Black Dog: How and Where did the name come from?

1945. In a large house at Exwick, were stored many old maps and documents removed from bomb damaged Exeter. These old, large scale maps could be borrowed for study.

The first map examined showed the inn marked as BLACK BOY. Paintings and drawings of those times have been seen of ladies in open carriages with black boys, wearing a red FEZ, attending as servants and 'spotty' dogs (Dalmatians, known as coach dogs) running at the back. How and where did they find these black boys? It is known that black slaves were sold at Liverpool and Bristol and that ships sailed from Plymouth for the West African coast with trade goods - tin pots, tools and cotton cloth - to buy slaves, taking them across the Atlantic to Barbados and Jamaica to work in the sugar cane plantations.

The second map showed the inn marked on the other side of the road (now a field) and named BLUE BOY. We find a stagecoach route through Sandford and up Tridley Foot Hill, where extra horses were attached to the coach to pull it up the hill and then to the inn, with a blacksmith's forge at the side. Further on, set into the road bank, on the right hand side, was a granite milestone with the lettering "B/STP 28M" carved on it. During recent years, this milestone was knocked over by a tractor or heavy vehicle and disappeared!

Then, on to what is now known as Lower Black Dog and a second blacksmith's forge. There, a change of horses would take place and the journey would continue to Barnstaple. The third map was dated 1807/8. This is the year that the emancipation of the slave trade took place and the inn's name was changed to BLACK DOG.

Pen and ink drawing of a stagecoach by Mrs J Wiltsher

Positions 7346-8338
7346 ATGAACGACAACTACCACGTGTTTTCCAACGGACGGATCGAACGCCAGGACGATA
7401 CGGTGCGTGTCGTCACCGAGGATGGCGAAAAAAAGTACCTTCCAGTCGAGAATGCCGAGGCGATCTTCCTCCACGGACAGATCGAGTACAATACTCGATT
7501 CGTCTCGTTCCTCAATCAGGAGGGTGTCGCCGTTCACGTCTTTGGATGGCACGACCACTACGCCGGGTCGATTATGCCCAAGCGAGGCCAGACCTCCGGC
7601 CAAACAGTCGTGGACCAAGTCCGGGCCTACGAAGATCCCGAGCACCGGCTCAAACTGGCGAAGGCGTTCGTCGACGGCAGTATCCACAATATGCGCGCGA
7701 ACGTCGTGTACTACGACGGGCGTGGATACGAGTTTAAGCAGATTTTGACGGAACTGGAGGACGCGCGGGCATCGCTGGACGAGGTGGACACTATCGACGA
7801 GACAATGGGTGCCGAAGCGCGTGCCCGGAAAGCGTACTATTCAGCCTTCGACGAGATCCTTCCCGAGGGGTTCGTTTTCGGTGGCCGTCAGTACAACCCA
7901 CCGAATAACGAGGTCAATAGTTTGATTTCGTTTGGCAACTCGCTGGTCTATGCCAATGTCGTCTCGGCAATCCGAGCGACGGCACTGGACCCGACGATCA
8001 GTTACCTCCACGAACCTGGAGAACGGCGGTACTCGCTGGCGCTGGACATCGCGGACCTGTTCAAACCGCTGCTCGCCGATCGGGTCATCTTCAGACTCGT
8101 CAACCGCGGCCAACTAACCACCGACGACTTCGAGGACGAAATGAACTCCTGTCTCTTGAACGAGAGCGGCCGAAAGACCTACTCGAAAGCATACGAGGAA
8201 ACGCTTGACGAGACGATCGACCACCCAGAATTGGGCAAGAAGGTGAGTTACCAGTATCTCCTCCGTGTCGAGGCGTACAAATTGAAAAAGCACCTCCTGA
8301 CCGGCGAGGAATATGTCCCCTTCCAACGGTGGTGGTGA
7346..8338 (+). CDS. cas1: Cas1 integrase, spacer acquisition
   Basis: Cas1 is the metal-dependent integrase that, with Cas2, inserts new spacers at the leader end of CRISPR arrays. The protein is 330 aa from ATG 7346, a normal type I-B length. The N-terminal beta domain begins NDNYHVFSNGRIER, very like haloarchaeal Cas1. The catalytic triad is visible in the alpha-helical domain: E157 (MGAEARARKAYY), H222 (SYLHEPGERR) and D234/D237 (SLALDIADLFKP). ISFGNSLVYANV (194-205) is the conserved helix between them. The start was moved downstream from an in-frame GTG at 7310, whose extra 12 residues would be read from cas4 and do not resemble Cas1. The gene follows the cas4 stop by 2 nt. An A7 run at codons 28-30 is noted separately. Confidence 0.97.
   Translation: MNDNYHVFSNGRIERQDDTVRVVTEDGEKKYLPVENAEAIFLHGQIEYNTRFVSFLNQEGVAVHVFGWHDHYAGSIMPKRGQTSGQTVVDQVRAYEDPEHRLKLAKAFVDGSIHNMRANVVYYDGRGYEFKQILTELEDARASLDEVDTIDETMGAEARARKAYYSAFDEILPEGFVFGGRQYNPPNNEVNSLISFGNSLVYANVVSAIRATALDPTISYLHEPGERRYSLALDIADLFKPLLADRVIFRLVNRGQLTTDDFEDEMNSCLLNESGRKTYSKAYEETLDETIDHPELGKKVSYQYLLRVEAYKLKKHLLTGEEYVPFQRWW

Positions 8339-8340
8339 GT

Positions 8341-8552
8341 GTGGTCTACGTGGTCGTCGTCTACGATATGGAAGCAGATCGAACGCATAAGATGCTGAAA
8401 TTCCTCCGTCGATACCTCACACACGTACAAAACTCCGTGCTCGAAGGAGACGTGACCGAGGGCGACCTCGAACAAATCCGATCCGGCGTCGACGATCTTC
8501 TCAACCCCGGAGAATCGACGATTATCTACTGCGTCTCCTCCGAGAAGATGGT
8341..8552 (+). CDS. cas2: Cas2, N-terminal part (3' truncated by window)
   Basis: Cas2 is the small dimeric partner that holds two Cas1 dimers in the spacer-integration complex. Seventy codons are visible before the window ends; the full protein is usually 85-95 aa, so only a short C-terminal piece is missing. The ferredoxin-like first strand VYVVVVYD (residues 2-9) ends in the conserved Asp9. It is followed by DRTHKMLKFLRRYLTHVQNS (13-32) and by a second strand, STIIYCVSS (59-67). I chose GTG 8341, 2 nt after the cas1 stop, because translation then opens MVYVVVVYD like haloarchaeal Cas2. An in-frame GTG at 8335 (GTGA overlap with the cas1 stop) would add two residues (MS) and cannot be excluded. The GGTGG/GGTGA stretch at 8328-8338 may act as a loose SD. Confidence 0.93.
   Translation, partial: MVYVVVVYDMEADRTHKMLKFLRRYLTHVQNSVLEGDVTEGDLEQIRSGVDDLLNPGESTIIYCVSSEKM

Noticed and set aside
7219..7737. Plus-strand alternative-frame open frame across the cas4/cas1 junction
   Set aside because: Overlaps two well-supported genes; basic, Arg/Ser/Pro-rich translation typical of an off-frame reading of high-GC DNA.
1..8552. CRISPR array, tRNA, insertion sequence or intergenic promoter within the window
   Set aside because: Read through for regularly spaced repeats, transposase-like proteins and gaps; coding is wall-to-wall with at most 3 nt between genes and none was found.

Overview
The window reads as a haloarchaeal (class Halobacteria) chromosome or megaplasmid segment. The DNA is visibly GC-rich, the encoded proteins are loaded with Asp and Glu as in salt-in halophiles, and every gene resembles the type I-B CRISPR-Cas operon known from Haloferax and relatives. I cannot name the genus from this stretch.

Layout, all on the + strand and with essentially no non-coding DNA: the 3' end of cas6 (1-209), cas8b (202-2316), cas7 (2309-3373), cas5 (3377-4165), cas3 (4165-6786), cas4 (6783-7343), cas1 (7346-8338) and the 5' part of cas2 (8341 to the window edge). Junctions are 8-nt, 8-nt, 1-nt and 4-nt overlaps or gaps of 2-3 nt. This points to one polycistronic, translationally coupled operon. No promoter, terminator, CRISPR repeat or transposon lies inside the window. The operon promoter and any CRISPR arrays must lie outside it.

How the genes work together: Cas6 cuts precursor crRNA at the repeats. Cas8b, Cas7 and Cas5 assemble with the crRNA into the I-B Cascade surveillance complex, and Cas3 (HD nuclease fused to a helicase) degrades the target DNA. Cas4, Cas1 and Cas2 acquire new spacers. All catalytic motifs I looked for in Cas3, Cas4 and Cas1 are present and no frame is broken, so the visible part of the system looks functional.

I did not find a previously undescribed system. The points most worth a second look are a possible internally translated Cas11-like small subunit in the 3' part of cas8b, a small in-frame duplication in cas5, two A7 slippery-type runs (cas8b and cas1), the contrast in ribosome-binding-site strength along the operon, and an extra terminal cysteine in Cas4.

Pen and ink drawings
By Mrs J. Wiltsher

Old map of Devon

A detail from an old map of Devonshire, from the artist's collection. Showing Black Dog village marked as 'Black Boy'

Pen and ink drawing of a stagecoach by Mrs J Wiltsher

Pen and ink drawings
By Mrs J. Wiltsher

Photo of St Mary's Church in Woolfardisworthy

St Mary's Church - Woolfardisworthy
A special place to the Brooks family
Robin's mother is buried here.

Photo of John F. Whitfield

The late John F. Whitfield
Author of 'Down Memory Lane and Other Tales', who moved to Tree Cottage, Black Dog and made superb model sailing yachts that were sold at Hamley's famous toy store, London.

Down Memory Lane and other Tales by Whitter

The above extract comes from a charming book by John F Whitfield 1905-1995 which was published by Cecily Whitfield in aid of St Mary's Church, Woolfardisworthy East, Devon. The proceeds from the sale of this book will be for St Mary's Church. The extract is produced with grateful acknowledgements to Mrs C Whitfield and Mrs J Wiltsher.

To order a copy, please send cheques to: -

Mrs C Whitfield, Tree Cottage, Black Dog, Crediton, Devon, EX17 4QA, United Kingdom. 01884 861222.

Please make cheques payable to Mrs C Whitfield
Price £5.00 including post and packing.

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